Fresh on the heels of the UN bid, the Palestinian Authority (PA) unveiled its new logo this week. Marking Fatah's 48th anniversary, the logo features a golden key and replaces all of Israel with a Palestinian Keffiyah (as reported by Palestinian Media Watch). In erasing Israel from the map, this official PA logo has a similar objective to that of the Hamas: the "liberation" of present-day Israel.
Indeed, Palestinian president Mahmood Abbas wishes to reconcile with Hamas. This led to a 10,000-strong Hamas rally in the West Bank where Fatah Revolutionary Council member Amin Maqboul lauded the Hamas for its just cause and "blessed hands." The huge crowds are a reminder of last years' West Bank celebrations honouring Palestinian terrorists pre-maturely released by Israel, in exchange for the Israeli hostage Gilad Shalit. Some of the most heinous terrorist criminals were feted in a manner normally reserved for kings and senior government officials. In stark contrast, Abbas' triumphant return from "saving the two-state solution" at the UN was anything but triumphant. Comparatively few came out to celebrate. As journalist Khaled Abu Toameh noted, many were civil servants who are on the payroll of the Palestinian Authority government.
Abbas has painted himself into a corner. Years of official Palestinian Authority incitement against Israel has made any support for a two-state solution unpopular in the West Bank. Indeed, erasing Israel from maps and naming schools after "martyrs" like Dalal Mugrabi -- the terrorist who hijacked a schoolbus in 1978 and murdered 37 Israelis -- ensures that Palestinian children, weaned on terror, are unprepared for peace. Had the Palestinian Authority honoured its Oslo commitments to refrain from incitement, today's generation of Palestinians may have rejected the Hamas rally in favour of supporting a two-state solution.
Instead, an Israel Project poll revealed a majority of Palestinians support a two-state solution only as a precursor to a one-state solution, no doubt inspired by the example set by the Palestinian Authority. And today, the Times of Israel published the results of a new poll: 88 per cent of Palestinians believe "armed struggle" is the best way to achieve independence, and 42 per cent of West Bank Palestinians favour the "approach of Hamas," which is to say, terrorism.
Which brings us to media coverage of the peace process. Official Palestinian incitement against Israel has been minimized or altogether ignored in the mainstream media. Instead, moral indignation and media condemnation has consistently been reserved for "settlements," the building of homes to accommodate an expanding Jewish population in Israel. In this weighted treatment of media coverage of Israel, in which opprobrium is selectively leveraged against Israel, Israel continues to be treated to double standards. Nowhere was this more evident than in the media condemnation which accompanied Israeli Prime Minister Netanyahu's zoning announcement of the E1 corridor.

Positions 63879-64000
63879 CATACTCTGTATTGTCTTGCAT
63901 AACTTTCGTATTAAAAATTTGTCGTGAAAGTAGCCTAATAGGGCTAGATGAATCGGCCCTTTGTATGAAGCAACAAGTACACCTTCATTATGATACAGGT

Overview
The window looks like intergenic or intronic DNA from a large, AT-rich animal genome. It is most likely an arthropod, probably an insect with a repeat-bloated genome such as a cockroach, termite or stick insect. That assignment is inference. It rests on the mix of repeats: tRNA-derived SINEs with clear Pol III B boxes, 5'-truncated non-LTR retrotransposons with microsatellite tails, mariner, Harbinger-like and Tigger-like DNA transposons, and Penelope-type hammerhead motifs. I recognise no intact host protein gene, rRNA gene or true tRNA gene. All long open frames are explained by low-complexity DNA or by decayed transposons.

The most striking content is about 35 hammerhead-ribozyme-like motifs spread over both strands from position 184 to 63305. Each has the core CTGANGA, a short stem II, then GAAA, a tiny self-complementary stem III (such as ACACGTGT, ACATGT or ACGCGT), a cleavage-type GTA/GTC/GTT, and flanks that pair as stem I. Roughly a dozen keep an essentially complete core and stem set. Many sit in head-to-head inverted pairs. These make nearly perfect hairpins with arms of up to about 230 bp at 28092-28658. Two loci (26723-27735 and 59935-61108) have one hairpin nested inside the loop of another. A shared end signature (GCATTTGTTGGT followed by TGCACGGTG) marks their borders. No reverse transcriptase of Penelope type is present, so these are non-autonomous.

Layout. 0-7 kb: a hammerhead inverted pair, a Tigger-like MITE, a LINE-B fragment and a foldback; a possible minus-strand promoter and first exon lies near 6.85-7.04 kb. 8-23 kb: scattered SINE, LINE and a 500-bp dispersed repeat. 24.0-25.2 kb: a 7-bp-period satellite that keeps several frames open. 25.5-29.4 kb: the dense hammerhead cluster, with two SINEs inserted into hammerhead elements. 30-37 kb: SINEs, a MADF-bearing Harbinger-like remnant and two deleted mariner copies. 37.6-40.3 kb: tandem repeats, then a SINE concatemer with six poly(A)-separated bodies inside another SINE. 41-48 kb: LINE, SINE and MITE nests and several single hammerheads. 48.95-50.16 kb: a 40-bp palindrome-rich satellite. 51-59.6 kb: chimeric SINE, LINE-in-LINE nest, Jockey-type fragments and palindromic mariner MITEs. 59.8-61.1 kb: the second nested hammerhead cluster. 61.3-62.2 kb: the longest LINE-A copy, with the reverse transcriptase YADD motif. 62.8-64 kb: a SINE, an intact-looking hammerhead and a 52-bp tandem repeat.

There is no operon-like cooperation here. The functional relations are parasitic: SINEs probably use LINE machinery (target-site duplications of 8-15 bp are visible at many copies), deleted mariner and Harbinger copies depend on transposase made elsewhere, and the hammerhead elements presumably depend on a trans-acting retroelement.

Whatever one's opinion about the wisdom of building in disputed areas, the Oslo Accords do not prohibit Israel from building homes or "settlements." According to international law, the status of the settlements is "disputed," though the media routinely defines it as "occupied Palestinian territory." Abbas recently acknowledged the disputed status when he admitted going the UN route was meant to transform the Palestinian territories from the status of disputed lands to a state under occupation. Abbas has also acknowledged that settlements take up approximately 1.1 per cent of the pre-1967 West Bank territory. Yet, as Abbas flagrantly violated the Oslo Accords with his UN bid, the media reinforced the fable that settlements "eat away at land meant for a future Palestinian state."
The firestorm over building in the E1 corridor is particularly instructive of the double standard applied to Israel. E1 is in Area C which, by virtue of the Oslo Accords, allows Israel to retain full control of the area. This includes zoning and planning. Even so, E1 construction plans include a new Palestinian bypass road which would actually decrease, rather than impede, the driving time in the north-south direction. Apart from Israel's lawful right to build in E1, connecting Maaleh Adumim to Jerusalem is strategically vital for controlling the Jerusalem-Jericho road which is paramount in times of war. In other words, without E1, Israel's own contiguity would be compromised. But double standards don't end there. Building in E1 affects Palestinian contiguity in the West Bank to the same extent that an Israeli withdrawal to pre-1967 borders would affect Israeli contiguity. Yet, reducing Israel to a nine-mile wide diameter (with no buffer) clearly does not elicit international opprobrium. Curiously, it elicits an international consensus.
One cannot ignore that the continued media misrepresentations of settlements as obstacles to peace obfuscate the real issue: the Palestinian's unpreparedness for peace. One has only to read what Abbas writes on his Facebook page or visit a monument in Ramallah dedicated to the "achievement" of Palestinian terrorists. But since the media is unwilling to report it, expect to continue reading all about how building homes in 1.1 per cent of the West Bank puts a wrench to all hope of peace.
China's foreign minister reaffirmed support for Palestinian aspirations at the U.N. during a meeting last Friday with a Palestinian envoy. <em>Caption: Bassam al-Salhi (L), the general secretary of the Palestinian People's Party, shakes hands with Chinese Foreign Minister Yang Jiechi (R) during their meeting at the Foreign Ministry building in Beijing on November 23, 2012. (MARK RALSTON/AFP/Getty Images)</em>